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ERIC Number: ED523757
Record Type: Non-Journal
Publication Date: 2010
Pages: 172
Abstractor: As Provided
Reference Count: 0
ISBN: ISBN-978-1-1243-7156-6
An Examination of Factors that Affect the Institutionalization of Service-Learning at American Institutions of Higher Education
Vincent, Alisha
ProQuest LLC, Ed.D. Dissertation, University of South Dakota
Service-Learning as a scholarly, academic activity has been gaining momentum. However, colleges and universities often have difficulty institutionalizing service-learning as a course-based, credit-bearing, form of scholarship that is equal in merit to research or teaching. This study examines how the degree of institutionalization at Campus Compact member institutions is affected by institutional characteristics, service-learning leader characteristics, and methods of institutionalizing service-learning. A researcher-developed survey instrument was used to collect data from 179 service-learning leaders. Demographic information and five-point Likert scales were used to measure respondents' perceptions regarding institutional characteristics, their leadership characteristics, and methods of implementation. Leaders answered questions about the institutional use of institutionalization factors identified by Bringle and Hatcher (1996) through the Comprehensive Action Plan for Service-Learning model and their self-efficacy in executing those factors. The current research study found that institutions work hard to build partnerships but rarely engage in offering incentives and rewards or researching and publishing the impact of service-learning. Those that do offer incentives and research are able to institutionalize service-learning to a greater extent than those that do not. Analysis of survey items indicated that institutions involved with service-learning for three or more years were able to institutionalize service-learning to a greater extent than those with two or fewer years of experience. The analysis indicated that administering service-learning through academic affairs and putting at least $30,000 toward a service-learning budget helped improve efforts toward institutionalization. Leaders who participated were from an array of public and private institutions with varied professional and educational backgrounds. Those with three or more years of service-learning experience and experience in academic affairs positively affected institutionalization to a greater extent than those with little experience or experience outside of academics. Leaders expressed a great deal of confidence in their ability to build partnerships for service-learning but very little in their ability to research and publish. Confidence in building academic courses and researching were both tied to greater levels of service-learning institutionalization. [The dissertation citations contained here are published with the permission of ProQuest LLC. Further reproduction is prohibited without permission. Copies of dissertations may be obtained by Telephone (800) 1-800-521-0600. Web page:]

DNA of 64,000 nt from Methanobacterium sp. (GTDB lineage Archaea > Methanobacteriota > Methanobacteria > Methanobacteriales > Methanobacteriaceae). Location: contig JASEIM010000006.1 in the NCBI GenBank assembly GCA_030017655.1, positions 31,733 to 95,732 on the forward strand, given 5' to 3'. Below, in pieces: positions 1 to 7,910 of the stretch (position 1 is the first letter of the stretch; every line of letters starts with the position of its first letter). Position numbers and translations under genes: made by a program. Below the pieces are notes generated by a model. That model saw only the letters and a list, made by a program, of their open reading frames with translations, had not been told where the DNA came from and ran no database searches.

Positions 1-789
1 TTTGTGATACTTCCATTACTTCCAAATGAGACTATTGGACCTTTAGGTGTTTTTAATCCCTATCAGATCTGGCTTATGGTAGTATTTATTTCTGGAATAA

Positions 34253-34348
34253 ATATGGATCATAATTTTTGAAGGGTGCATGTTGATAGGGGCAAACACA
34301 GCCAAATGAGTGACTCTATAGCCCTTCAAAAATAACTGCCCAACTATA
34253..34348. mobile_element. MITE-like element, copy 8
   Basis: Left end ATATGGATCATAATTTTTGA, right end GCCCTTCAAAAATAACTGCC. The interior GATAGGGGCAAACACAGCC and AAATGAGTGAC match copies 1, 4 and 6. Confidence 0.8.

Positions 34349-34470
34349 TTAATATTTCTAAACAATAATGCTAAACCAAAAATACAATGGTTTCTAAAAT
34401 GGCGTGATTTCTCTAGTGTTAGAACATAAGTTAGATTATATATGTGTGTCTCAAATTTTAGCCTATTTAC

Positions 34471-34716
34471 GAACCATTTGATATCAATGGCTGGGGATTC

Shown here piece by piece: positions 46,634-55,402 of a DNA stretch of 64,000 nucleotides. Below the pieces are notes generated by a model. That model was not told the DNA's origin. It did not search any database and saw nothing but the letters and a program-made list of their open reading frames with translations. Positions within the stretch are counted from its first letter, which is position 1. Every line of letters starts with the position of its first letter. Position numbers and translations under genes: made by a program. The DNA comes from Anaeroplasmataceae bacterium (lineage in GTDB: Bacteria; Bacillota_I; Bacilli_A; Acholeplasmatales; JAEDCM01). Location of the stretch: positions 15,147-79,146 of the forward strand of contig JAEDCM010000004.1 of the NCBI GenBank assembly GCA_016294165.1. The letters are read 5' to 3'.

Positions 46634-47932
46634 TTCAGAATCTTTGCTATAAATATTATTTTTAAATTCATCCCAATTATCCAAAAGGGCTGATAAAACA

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Publication Type: Dissertations/Theses - Doctoral Dissertations
Education Level: Higher Education
Audience: N/A
Language: English
Sponsor: N/A
Authoring Institution: N/A